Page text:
Tuesday 23 July 2013

#CBR5 Book 91. "Wonder Woman: Blood" by Brian Azzarello, Cliff Chiang and Tony Akins

Page count: 160 pages
Rating: 4 stars

After DC pressed the big cosmic reset button AGAIN, quite a lot of their superhero titles no longer exist, and others have pretty much been rebooted from scratch. Generally uninterested in these "new" interpretations, I've been avoiding DC (the first new issue of Catwoman were especially atrocious, really beyond awful), but my husband picked up Azzarello's reboot of Wonder Woman and strongly recommended I give it a chance. I always liked the character, but figured that when even Gail Simone (whose Birds of Prey and Secret Six comics I loved) couldn't really get her right, it was unlikely that anyone would. I was wrong, though. Azzarello's take is fresh, and interesting, and Wonder Woman herself is as awesome as she should be.

A young woman shows up in Wonder Woman's bedroom, sent by Hermes. She needs protection against the supernatural assassins sent by Hera, as she carries one of Zeus' children. Wonder Woman refuses to let the girl be killed, and takes her to be protected among the Amazons, even though she herself has always been an outcast there. While on Themiscyra, Hera's sinister daughter Strife shows up, trying to cause, well...strife. Diana discovers the secret to her own origin, she was not sculpted in clay by her mother, as she always believed. The truth of her parentage is going to change everything for Wonder Woman and the other Amazons.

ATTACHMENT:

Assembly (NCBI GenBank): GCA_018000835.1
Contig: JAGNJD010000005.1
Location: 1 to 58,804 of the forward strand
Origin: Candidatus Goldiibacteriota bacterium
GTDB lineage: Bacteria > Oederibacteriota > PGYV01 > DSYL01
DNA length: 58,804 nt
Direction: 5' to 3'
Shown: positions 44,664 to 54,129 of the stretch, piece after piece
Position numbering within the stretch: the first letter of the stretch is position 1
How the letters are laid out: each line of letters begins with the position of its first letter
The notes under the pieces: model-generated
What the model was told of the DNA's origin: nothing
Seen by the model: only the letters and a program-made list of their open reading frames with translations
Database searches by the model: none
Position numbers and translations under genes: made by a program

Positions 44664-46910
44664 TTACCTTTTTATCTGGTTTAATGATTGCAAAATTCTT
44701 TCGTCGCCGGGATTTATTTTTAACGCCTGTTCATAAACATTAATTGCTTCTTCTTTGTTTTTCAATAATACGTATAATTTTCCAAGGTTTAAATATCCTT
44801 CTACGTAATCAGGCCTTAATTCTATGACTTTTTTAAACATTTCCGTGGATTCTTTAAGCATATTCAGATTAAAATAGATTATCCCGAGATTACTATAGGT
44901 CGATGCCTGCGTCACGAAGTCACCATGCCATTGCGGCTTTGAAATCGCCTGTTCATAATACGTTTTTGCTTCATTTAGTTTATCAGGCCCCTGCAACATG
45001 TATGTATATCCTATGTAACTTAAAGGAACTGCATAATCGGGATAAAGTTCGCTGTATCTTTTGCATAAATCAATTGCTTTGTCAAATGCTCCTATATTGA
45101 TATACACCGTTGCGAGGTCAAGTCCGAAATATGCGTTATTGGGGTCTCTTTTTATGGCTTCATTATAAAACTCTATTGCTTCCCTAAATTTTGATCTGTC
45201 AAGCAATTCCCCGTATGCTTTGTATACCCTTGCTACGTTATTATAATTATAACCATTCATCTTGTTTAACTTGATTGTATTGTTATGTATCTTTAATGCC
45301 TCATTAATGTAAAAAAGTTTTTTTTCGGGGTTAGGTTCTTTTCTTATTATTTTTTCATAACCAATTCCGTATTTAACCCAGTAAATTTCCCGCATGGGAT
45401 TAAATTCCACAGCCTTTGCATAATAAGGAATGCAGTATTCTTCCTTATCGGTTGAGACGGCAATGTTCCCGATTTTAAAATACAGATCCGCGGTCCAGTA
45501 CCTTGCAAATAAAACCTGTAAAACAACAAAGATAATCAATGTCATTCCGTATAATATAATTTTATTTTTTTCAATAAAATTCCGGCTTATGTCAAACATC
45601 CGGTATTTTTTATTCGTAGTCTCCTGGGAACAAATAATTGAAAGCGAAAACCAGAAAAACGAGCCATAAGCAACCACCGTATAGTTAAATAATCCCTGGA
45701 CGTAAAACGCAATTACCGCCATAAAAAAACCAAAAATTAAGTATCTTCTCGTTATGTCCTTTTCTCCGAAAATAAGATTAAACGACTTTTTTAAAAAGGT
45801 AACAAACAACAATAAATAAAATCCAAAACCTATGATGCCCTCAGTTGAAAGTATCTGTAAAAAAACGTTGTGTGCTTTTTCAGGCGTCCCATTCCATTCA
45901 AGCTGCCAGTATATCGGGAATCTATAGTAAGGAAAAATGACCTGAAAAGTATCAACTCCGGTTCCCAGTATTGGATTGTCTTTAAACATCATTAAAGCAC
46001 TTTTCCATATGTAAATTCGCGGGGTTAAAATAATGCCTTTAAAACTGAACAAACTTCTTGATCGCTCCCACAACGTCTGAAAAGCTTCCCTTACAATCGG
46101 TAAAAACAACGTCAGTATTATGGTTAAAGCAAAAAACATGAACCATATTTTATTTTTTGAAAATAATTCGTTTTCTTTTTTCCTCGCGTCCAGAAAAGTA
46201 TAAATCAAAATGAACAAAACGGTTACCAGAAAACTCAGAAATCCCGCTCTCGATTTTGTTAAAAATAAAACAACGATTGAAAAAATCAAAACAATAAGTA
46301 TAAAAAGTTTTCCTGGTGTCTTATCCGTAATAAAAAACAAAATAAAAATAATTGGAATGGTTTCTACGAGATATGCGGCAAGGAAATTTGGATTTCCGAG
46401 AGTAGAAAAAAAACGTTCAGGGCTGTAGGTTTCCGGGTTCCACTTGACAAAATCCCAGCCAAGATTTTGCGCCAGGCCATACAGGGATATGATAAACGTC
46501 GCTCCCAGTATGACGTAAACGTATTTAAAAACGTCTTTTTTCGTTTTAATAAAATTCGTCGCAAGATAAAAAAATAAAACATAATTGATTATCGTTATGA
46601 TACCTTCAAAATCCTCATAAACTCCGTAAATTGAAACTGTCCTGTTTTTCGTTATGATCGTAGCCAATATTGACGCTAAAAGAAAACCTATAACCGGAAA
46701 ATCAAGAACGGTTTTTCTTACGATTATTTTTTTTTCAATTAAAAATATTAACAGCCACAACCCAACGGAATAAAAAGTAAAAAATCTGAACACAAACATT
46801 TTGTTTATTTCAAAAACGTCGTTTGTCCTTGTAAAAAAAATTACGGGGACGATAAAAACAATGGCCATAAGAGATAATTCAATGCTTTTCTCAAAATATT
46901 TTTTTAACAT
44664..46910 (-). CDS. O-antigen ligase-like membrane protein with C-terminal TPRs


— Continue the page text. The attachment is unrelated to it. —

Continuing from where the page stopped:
Diana, Princess of the Amazons, kicks all kinds of ass in these first 6 issues of the reboot. The art is great, well done without ever becoming gratuitous (which is sadly often the case in superhero comics about female characters). There's a several page scene in the first issue, where Wonder Woman is clearly naked in her bedroom, getting dressed after the unexpected arrival of Zeus' most recent baby mama, yet there are no pointless tits and ass shots and it's never played for titillation. There have apparently also been criticism that Diana is very violent in this, rather than an emissary for peace, as she's often been in the past. But Diana is an Amazon, and possibly the only superhero in the DC Universe who can rival Superman and Batman for awesomeness. She's a supernatural warrior, and it seems strange to me to complain about a story where she's allowed to act as the warrior woman she is. Highly recommended, I'm looking forward to reading more from this creative team.

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